There is a couple in our church who deserve this praise. They have opened up their home to people who have needed a place to stay. So I asked Claire, the wife, what prompted them to help others in this way. Here’s what she said:
When I first started working in Boston, I lived in a really crummy one bedroom apartment where the bedroom looked into an airshaft. I had just graduated with a degree in English literature from Mt. Holyoke, and the job I had was to deliver mail. Can you believe it? I lived in an age when most women got married young, so I figured I’d get married. But I didn’t even date, so that wasn’t an option.
At one point, my boss told me that I had a lovely sense of home, which seemed rather ironic given my airshaft view. But what he was sensing was that I really do love home. Within a year, I had a new job, and I ended up in a fabulous apartment with bay windows overlooking the park. There I used to have dinner parties with 10-14 people, and my kitchen was the size of a broom closet. I had a series of roommates, and the joke became that if you wanted to get married, go live with Claire.
After I married John, we had a few homes. Our first house was a fixer-upper, and while we were redoing the kitchen and bathroom, we went to other people’s houses or the YMCA to take showers. Everyone was welcome in our home, and some would call it the Hawley rest and study dude ranch. Then we bought a little 150 year old New England farm house which we fixed up. We had work parties where we fed everybody who came to help put up wallboard or paint the outside. When we moved to Nebraska, we had an enormous house. For three years, we had exchange students living with us. We’ve always seen our house as a way of sharing with others. Although our home in California is not very big, we still share it.
So when this young ballet dancer came to church, and it was obvious she needed a place to stay, I said she could stay with us rent-free. Our daughters are grown and out of the house, so we have space. We couldn’t have done this if both girls were still home. Our youngest daughter house-sat that summer and had been blessed, so I thought we could bless others. I thought this was a great way for this young woman to get to know the area and find a more permanent place to stay. She eventually found a roommate and then recently got married.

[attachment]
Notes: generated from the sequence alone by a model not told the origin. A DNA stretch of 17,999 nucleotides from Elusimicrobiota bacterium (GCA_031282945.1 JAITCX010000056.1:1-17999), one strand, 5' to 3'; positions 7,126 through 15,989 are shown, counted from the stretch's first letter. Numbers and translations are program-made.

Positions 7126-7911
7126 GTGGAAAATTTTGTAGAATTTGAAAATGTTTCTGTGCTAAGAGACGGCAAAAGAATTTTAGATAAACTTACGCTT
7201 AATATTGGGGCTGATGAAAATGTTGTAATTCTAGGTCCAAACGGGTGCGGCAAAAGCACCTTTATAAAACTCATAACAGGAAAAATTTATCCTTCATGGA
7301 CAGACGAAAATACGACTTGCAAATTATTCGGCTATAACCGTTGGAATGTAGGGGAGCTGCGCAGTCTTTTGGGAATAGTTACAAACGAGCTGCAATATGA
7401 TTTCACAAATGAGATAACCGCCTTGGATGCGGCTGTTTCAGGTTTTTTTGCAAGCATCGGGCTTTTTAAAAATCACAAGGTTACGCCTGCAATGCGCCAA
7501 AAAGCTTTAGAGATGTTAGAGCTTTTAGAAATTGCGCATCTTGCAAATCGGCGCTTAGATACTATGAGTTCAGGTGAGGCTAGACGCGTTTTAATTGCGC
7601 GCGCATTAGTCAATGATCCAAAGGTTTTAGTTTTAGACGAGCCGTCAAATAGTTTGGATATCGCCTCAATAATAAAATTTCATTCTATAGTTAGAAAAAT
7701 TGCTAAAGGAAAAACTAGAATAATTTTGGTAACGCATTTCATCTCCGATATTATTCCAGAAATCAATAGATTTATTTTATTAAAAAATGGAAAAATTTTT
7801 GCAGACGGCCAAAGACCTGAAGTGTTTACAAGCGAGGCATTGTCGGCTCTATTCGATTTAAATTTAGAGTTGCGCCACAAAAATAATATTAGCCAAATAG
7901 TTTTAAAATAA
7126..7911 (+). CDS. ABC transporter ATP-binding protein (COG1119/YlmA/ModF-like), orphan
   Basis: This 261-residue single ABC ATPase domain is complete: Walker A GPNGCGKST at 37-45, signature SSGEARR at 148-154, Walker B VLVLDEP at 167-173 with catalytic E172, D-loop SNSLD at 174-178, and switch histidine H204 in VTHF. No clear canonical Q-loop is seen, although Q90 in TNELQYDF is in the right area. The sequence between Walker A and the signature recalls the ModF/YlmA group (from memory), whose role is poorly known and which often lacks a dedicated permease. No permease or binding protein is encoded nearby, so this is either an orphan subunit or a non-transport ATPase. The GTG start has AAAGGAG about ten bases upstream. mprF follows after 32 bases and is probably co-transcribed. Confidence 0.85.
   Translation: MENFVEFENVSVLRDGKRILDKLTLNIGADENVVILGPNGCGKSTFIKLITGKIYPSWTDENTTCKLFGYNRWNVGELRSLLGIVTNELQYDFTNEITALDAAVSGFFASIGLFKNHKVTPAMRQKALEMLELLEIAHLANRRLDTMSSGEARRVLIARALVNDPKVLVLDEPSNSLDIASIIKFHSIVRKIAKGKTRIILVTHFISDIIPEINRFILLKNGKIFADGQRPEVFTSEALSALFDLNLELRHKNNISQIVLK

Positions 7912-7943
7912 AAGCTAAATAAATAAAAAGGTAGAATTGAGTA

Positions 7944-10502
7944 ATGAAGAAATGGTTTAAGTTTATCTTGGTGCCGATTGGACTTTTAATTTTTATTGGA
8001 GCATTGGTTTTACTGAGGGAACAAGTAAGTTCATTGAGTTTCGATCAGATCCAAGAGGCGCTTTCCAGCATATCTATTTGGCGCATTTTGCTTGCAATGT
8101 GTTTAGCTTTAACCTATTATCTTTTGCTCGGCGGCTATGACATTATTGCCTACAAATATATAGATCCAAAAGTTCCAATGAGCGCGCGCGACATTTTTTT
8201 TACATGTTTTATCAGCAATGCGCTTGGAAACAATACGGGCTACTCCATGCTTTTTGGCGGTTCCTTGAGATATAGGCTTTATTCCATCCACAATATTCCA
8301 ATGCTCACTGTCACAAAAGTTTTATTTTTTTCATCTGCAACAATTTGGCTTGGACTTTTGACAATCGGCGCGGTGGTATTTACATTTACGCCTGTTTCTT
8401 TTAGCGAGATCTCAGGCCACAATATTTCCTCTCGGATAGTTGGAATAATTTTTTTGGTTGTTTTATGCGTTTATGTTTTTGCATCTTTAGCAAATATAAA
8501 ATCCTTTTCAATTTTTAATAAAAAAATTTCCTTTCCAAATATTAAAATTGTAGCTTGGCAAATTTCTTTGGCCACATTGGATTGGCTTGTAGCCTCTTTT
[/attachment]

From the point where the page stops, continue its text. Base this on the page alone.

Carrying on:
Having her stay with us for those six weeks just seemed like the perfect thing to do. It also met a need for me because I don’t have my girls at home any more and am having to let go of them. She happens to be the same age as my eldest daughter. This woman was delightful. I just love her. And as ballet dancers don’t make a ton of money, we often took her out to dinner. I had a friend who did work for us when our girls were young and often didn’t charge us; so this was a way for me to pay the blessing forward.
Just recently, I saw an email from a woman who had contacted a lot of area churches asking for a place to stay. She and her husband were moving from Fort Collins, CO and have three cats, a dog, a bird, and a 3-month-old baby. His work was only going to pay for a week in a hotel. They have a house in Colorado which hasn’t sold yet, so they’re not ready to buy and just need a place to rent. But you can’t really rent a place before looking at it. We have two free bedrooms, which aren’t very big, but they’re available. I told them that they are welcome to come and stay as long as they need. But as we have cats already, and I don’t do dogs, we needed to find a place for them. So another church friend said she’d take the dog, and the family is boarding the cats. I just felt it was important to reach out, and we’re in a position to do it. And it’s working out just perfectly.
I’ve always appreciated home -- even though the Queen might not want to come because there are often projects underway. To me, though, home is not a museum; it’s meant to be lived in. Opening up our home is a way of giving to others.